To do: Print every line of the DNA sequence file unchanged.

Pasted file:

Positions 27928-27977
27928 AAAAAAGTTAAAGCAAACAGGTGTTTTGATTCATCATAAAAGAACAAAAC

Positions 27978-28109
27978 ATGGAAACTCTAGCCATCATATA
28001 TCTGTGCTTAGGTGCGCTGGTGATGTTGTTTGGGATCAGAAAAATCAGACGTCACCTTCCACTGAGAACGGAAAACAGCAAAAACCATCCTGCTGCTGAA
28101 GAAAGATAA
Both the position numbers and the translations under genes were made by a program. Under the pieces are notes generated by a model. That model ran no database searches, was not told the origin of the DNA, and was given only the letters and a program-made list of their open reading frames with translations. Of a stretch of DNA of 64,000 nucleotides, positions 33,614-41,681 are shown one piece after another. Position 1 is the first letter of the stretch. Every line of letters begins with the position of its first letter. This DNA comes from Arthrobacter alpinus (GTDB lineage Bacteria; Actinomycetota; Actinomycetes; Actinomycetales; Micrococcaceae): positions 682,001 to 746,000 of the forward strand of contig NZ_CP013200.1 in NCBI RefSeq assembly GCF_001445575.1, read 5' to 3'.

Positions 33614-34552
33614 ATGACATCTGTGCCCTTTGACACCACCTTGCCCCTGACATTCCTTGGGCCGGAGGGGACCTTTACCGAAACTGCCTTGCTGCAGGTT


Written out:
Positions 27928-27977
27928 AAAAAAGTTAAAGCAAACAGGTGTTTTGATTCATCATAAAAGAACAAAAC

Positions 27978-28109
27978 ATGGAAACTCTAGCCATCATATA
28001 TCTGTGCTTAGGTGCGCTGGTGATGTTGTTTGGGATCAGAAAAATCAGACGTCACCTTCCACTGAGAACGGAAAACAGCAAAAACCATCCTGCTGCTGAA
28101 GAAAGATAA
Both the position numbers and the translations under genes were made by a program. Under the pieces are notes generated by a model. That model ran no database searches, was not told the origin of the DNA, and was given only the letters and a program-made list of their open reading frames with translations. Of a stretch of DNA of 64,000 nucleotides, positions 33,614-41,681 are shown one piece after another. Position 1 is the first letter of the stretch. Every line of letters begins with the position of its first letter. This DNA comes from Arthrobacter alpinus (GTDB lineage Bacteria; Actinomycetota; Actinomycetes; Actinomycetales; Micrococcaceae): positions 682,001 to 746,000 of the forward strand of contig NZ_CP013200.1 in NCBI RefSeq assembly GCF_001445575.1, read 5' to 3'.

Positions 33614-34552
33614 ATGACATCTGTGCCCTTTGACACCACCTTGCCCCTGACATTCCTTGGGCCGGAGGGGACCTTTACCGAAACTGCCTTGCTGCAGGTT